Ferber says, “Women do fifty-two hours a week in housework and child rearing while the men do eleven hours a week” (2). Men should be contributing to the housework more, regardless if the wife works or stays at home. The resource theory, proposed by Robert Blood and David Wolfe, “Focuses on the importance of accumulated resources of a spouse as the source of power within a marriage, which is likely to be used to make the other partner do more of the housework” (3, Ferber). The more control women have at work the more control they have at home.
Today there are a growing number of women who are taking on political control by holding more government positions. In the early 1800s women had no role in politics. Women did not hold office in government, women did not vote, and women did not speak about politics. All politics were left to men. It was not until 1920s that women gained the right to vote, with the passing of the 19th Amendment. What followed were movements for equal rights in pay, the right to not be discriminated against, and a growing number of political influences.
Women’s votes have been influential over a number of elections since gaining the right to vote. Women have slowly begun to gain political influence. According to Cookie Roberts however, “The most influential woman in the country is the first lady” (3). Women like Hilary Clinton, Nancy Pelosi, and Condoleezza Rice are just a few of today’s US female leaders. Rosemary Radford postulates, “Generally we find women excluded not only from political leadership (although there may be place holders for male heirs) but from those professional roles in culture and religion that buttress political power” (3).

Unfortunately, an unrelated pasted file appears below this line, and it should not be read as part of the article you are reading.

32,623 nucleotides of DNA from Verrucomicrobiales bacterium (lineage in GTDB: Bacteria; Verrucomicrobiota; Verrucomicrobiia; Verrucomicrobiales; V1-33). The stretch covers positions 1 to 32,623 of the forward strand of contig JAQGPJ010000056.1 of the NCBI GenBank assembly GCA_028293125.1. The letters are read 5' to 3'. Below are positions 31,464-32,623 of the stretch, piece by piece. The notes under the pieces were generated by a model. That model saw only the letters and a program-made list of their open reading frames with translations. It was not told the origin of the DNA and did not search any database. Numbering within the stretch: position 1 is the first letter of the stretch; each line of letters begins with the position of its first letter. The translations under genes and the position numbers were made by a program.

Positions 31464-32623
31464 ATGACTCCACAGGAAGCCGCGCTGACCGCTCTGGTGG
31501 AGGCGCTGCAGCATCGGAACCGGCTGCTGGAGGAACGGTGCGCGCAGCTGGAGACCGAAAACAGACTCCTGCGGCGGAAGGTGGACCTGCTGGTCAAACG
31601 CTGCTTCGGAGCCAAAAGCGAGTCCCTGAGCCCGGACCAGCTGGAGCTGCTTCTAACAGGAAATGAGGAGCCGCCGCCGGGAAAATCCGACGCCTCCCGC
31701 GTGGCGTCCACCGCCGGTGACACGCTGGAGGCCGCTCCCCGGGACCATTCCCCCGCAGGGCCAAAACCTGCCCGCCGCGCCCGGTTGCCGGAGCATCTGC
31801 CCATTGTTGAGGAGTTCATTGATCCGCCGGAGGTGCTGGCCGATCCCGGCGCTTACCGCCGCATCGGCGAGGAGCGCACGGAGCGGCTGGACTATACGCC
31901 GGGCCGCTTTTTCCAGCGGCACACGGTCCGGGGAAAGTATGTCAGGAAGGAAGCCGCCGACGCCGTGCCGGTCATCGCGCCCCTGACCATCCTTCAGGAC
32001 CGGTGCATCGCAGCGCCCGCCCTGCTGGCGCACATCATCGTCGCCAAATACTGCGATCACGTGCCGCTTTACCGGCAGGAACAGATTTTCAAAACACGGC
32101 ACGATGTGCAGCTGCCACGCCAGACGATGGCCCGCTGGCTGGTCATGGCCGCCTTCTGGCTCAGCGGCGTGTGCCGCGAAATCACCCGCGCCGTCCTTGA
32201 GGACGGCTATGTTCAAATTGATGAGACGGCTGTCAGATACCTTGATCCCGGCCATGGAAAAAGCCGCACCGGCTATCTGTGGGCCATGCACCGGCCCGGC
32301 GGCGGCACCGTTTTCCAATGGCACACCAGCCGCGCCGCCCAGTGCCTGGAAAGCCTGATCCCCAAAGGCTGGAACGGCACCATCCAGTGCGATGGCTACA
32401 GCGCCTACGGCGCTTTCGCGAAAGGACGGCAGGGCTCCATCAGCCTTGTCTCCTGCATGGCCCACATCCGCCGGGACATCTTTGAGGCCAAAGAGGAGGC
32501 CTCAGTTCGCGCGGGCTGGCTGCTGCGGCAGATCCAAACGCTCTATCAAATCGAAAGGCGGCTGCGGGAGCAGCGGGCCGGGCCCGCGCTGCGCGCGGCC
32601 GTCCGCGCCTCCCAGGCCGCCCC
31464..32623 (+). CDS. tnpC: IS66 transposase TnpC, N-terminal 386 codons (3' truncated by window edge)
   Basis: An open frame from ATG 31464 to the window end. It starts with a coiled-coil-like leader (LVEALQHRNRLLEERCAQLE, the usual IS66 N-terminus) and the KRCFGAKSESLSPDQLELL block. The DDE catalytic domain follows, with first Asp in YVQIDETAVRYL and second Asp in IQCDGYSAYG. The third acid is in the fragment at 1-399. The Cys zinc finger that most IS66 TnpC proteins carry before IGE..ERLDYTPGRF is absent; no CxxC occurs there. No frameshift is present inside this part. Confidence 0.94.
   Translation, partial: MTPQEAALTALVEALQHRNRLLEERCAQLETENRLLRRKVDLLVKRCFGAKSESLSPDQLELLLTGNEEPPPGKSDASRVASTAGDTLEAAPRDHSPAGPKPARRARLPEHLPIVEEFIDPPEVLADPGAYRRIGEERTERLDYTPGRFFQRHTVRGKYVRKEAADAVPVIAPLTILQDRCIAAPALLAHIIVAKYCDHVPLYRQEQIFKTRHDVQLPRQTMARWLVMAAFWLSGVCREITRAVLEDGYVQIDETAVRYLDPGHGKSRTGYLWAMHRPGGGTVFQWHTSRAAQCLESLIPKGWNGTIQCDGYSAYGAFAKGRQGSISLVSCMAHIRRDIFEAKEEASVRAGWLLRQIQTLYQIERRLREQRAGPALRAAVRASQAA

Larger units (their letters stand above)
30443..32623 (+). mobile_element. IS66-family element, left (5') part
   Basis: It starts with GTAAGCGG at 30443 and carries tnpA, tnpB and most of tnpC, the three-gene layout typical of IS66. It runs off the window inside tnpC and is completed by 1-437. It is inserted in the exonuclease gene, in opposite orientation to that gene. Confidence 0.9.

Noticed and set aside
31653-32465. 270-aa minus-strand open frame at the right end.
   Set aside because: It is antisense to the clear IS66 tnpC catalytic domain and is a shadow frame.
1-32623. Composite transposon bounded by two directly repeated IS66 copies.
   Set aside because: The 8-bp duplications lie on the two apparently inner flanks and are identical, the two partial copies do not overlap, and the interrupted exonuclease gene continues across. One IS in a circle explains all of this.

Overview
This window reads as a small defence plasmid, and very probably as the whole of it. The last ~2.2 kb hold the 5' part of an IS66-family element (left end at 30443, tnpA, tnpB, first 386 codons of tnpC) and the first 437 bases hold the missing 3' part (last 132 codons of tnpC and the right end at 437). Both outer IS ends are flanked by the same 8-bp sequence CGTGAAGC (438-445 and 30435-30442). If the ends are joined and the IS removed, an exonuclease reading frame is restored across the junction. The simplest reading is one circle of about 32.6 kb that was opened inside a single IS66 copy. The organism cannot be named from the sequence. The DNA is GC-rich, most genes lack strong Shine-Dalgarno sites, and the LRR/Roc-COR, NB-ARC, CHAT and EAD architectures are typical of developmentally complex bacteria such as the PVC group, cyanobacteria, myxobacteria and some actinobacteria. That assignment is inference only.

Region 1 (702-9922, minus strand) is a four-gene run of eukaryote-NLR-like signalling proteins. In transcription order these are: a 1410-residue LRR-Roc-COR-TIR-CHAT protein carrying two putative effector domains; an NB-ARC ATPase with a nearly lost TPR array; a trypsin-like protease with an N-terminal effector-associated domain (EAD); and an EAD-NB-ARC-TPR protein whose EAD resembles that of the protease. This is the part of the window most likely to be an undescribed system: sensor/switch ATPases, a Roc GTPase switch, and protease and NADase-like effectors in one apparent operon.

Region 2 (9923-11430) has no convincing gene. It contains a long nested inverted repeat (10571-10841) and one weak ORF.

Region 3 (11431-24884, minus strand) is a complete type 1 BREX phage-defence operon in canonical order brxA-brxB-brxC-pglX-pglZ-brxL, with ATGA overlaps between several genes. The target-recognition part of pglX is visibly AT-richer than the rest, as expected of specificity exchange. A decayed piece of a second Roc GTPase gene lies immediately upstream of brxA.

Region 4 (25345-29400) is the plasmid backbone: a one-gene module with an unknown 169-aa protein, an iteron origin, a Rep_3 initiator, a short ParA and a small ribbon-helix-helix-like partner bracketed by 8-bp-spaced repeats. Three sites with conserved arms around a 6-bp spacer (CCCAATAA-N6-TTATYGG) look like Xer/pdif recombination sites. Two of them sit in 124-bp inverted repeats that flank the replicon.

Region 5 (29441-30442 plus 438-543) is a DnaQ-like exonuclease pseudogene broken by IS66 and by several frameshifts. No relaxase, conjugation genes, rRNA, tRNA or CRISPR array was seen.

Men still outnumber women in politics, however if more women continue to join political parties, then perhaps one day there will be a balance in women and men in office. There are three major political views that involve gender inequality: conservative, liberal, and radical. The conservative view believes that, “gender inequality is thought to weaken family and parenting methods” (ch4ppt). The liberal view is for equality in pay and treatment. The radical view believes every aspect of the social structure needs to change. My viewpoint on gender inequality would go along with the liberals.
Equal pay for men and women would be the first step towards complete gender equality. The next step would be to stop labeling jobs as men’s work or women’s work. All jobs should be classified as gender neutral. The largest task would then be to see gender equality for all across the globe. Women are not totally equal to men yet; however, they have made large movements forward in the workplace, with their roles at home, and in politics. Perhaps in the next 100 years women can overcome the glass ceiling and close the gap between women and men.